Understanding the Constitution as Amended [No. 86]
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Understanding the Constitution as Amended [No. 86]


So one mistake often that sometimes Originalists
make and is often attributed to Originalists is that Originalists are really only interested
in the Constitution of 1789 and the Bill of Rights. And that can’t be good Originalism. The 13th, 14th, and 15th Amendments are extraordinarily
important Amendments. Unfortunately, one of the reasons that I think
they were not given their full weight was the sense that they really weren’t quite as
important as the original Constitution. But Amendments can fundamentally change structures
and we need to read the Constitution with that in mind. The Constitution of 1789, even as amended
by the Bill of Rights, which showed that many people thought it initially needed to be amended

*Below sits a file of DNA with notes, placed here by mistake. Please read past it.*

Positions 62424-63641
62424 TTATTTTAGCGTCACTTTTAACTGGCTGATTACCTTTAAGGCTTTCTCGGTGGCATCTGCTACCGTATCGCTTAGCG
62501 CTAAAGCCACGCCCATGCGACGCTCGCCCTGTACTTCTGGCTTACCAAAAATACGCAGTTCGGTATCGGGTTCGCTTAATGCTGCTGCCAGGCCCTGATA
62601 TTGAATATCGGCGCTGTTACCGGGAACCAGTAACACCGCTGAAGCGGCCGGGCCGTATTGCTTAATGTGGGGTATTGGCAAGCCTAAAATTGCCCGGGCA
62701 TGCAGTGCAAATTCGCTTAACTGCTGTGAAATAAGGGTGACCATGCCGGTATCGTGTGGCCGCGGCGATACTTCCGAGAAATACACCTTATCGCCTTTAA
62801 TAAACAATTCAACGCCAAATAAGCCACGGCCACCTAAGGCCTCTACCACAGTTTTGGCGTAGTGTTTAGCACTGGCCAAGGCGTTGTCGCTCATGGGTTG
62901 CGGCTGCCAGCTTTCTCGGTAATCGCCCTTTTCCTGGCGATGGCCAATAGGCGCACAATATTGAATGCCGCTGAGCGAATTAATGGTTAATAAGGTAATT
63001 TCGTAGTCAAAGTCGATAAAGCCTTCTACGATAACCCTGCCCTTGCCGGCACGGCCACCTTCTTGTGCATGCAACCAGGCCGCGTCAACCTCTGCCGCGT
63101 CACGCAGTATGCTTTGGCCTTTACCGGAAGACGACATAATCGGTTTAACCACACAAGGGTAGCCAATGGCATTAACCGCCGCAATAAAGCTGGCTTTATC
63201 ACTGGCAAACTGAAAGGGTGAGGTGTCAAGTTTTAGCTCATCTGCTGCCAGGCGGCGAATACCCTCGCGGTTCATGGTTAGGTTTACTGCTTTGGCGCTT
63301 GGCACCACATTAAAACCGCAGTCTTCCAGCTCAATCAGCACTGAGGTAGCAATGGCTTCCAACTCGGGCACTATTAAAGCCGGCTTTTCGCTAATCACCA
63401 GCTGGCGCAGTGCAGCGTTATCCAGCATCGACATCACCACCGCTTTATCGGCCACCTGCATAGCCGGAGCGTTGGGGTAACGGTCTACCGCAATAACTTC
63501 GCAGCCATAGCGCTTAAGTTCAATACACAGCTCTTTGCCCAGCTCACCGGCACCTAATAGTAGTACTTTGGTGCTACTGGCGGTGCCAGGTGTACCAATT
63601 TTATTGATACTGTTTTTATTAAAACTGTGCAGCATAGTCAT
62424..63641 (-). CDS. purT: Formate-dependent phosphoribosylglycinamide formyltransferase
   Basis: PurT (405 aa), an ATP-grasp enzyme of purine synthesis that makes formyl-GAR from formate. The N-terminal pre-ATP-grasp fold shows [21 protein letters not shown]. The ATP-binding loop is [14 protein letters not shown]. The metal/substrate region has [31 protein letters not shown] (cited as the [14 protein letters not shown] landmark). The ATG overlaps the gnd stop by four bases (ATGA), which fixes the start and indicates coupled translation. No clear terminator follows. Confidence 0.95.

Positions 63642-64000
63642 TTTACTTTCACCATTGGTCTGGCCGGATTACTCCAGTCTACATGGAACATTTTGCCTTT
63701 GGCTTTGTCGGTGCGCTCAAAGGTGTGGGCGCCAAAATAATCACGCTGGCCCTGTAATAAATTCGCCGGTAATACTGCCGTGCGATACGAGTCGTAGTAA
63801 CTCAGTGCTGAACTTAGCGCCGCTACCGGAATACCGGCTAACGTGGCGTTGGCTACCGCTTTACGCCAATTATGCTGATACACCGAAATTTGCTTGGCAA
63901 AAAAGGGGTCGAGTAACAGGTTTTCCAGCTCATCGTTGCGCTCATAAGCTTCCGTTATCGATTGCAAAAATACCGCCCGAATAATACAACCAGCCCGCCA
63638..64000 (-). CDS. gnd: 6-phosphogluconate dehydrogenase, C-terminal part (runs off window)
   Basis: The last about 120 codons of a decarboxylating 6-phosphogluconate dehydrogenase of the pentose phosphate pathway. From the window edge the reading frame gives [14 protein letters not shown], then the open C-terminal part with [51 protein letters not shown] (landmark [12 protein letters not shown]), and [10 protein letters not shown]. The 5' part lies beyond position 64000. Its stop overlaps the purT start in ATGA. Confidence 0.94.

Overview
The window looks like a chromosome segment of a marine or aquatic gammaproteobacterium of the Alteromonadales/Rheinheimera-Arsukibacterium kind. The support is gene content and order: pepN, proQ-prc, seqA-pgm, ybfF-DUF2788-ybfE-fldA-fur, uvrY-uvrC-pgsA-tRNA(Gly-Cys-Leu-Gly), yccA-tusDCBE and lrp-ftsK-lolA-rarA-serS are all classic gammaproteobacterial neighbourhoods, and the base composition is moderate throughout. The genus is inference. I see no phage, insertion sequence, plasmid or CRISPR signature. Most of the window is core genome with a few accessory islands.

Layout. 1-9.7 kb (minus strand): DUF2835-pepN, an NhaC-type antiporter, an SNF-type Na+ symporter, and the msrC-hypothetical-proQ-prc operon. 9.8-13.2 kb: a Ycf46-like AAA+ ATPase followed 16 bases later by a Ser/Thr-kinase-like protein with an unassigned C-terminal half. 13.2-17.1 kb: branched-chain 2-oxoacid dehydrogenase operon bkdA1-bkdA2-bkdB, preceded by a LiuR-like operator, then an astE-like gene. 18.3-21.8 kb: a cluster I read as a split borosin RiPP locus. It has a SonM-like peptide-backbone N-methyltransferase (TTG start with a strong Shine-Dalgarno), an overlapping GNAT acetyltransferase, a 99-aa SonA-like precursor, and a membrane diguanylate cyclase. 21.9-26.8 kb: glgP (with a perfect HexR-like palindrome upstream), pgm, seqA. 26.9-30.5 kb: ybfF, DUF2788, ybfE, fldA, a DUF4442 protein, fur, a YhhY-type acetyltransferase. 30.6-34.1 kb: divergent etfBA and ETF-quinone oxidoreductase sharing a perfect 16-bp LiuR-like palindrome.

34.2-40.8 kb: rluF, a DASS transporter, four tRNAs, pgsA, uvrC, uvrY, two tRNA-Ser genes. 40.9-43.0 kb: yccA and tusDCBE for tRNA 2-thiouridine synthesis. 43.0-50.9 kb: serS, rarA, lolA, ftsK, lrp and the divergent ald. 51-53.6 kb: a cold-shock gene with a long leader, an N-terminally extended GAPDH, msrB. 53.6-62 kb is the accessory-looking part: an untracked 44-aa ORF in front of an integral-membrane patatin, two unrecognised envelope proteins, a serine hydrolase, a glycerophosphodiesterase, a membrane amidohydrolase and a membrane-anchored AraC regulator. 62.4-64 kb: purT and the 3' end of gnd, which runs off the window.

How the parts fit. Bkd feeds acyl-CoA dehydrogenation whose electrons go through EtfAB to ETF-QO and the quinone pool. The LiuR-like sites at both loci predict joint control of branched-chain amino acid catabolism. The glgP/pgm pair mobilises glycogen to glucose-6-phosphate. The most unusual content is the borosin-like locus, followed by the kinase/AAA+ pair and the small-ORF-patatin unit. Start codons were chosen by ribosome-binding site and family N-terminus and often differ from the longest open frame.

almost immediately, had many grave defects. The greatest of those defects, of course,
was that it didn’t eliminate slavery. The original sin of the American polity. So it’s crucial that the Constitution was
amended by the 13th, 14th, and 15th amendments and these were, in some sense, a second founding
of the nation that gave African Americans the rights that had been denied to so many
of them. Then of course the 19th Amendment, which gives
women the right to vote, makes the polity a more inclusive polity. And the other amendments as well. The technological change and other kinds of
changes led to important changes in the 16th, and 17th Amendments, the direct election of
senators, the income tax and when some people who are conservatives complain about the greater
power of the federal government, they’re really complaining about the Constitution. Because the federal government was given a
lot of greater authority through having a lot more money to spend. And that needs to be recognized. That was a decision of the Amendment processes
is a decision now encoded in our Constitution.

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